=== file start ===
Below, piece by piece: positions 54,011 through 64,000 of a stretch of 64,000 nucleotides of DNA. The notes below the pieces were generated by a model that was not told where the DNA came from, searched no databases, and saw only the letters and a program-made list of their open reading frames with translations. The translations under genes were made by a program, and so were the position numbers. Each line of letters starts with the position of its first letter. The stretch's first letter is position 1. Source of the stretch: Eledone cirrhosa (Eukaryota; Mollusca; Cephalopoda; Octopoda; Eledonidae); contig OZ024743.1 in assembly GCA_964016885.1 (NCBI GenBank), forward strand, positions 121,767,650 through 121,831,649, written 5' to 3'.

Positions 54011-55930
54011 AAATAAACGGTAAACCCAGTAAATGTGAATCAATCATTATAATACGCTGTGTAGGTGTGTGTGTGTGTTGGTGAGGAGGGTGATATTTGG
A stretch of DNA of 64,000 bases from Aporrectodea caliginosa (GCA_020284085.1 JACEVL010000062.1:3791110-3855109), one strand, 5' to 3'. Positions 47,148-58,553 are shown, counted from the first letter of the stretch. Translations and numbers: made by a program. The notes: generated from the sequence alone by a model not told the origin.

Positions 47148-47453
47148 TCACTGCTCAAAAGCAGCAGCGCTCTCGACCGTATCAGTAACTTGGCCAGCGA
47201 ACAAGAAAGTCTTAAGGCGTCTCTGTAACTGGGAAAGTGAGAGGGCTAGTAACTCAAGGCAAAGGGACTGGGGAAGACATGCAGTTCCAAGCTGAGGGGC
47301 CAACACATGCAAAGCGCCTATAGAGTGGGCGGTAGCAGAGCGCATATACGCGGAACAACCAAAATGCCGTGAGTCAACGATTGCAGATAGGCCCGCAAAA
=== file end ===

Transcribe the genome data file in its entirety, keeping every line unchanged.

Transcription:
Below, piece by piece: positions 54,011 through 64,000 of a stretch of 64,000 nucleotides of DNA. The notes below the pieces were generated by a model that was not told where the DNA came from, searched no databases, and saw only the letters and a program-made list of their open reading frames with translations. The translations under genes were made by a program, and so were the position numbers. Each line of letters starts with the position of its first letter. The stretch's first letter is position 1. Source of the stretch: Eledone cirrhosa (Eukaryota; Mollusca; Cephalopoda; Octopoda; Eledonidae); contig OZ024743.1 in assembly GCA_964016885.1 (NCBI GenBank), forward strand, positions 121,767,650 through 121,831,649, written 5' to 3'.

Positions 54011-55930
54011 AAATAAACGGTAAACCCAGTAAATGTGAATCAATCATTATAATACGCTGTGTAGGTGTGTGTGTGTGTTGGTGAGGAGGGTGATATTTGG
A stretch of DNA of 64,000 bases from Aporrectodea caliginosa (GCA_020284085.1 JACEVL010000062.1:3791110-3855109), one strand, 5' to 3'. Positions 47,148-58,553 are shown, counted from the first letter of the stretch. Translations and numbers: made by a program. The notes: generated from the sequence alone by a model not told the origin.

Positions 47148-47453
47148 TCACTGCTCAAAAGCAGCAGCGCTCTCGACCGTATCAGTAACTTGGCCAGCGA
47201 ACAAGAAAGTCTTAAGGCGTCTCTGTAACTGGGAAAGTGAGAGGGCTAGTAACTCAAGGCAAAGGGACTGGGGAAGACATGCAGTTCCAAGCTGAGGGGC
47301 CAACACATGCAAAGCGCCTATAGAGTGGGCGGTAGCAGAGCGCATATACGCGGAACAACCAAAATGCCGTGAGTCAACGATTGCAGATAGGCCCGCAAAA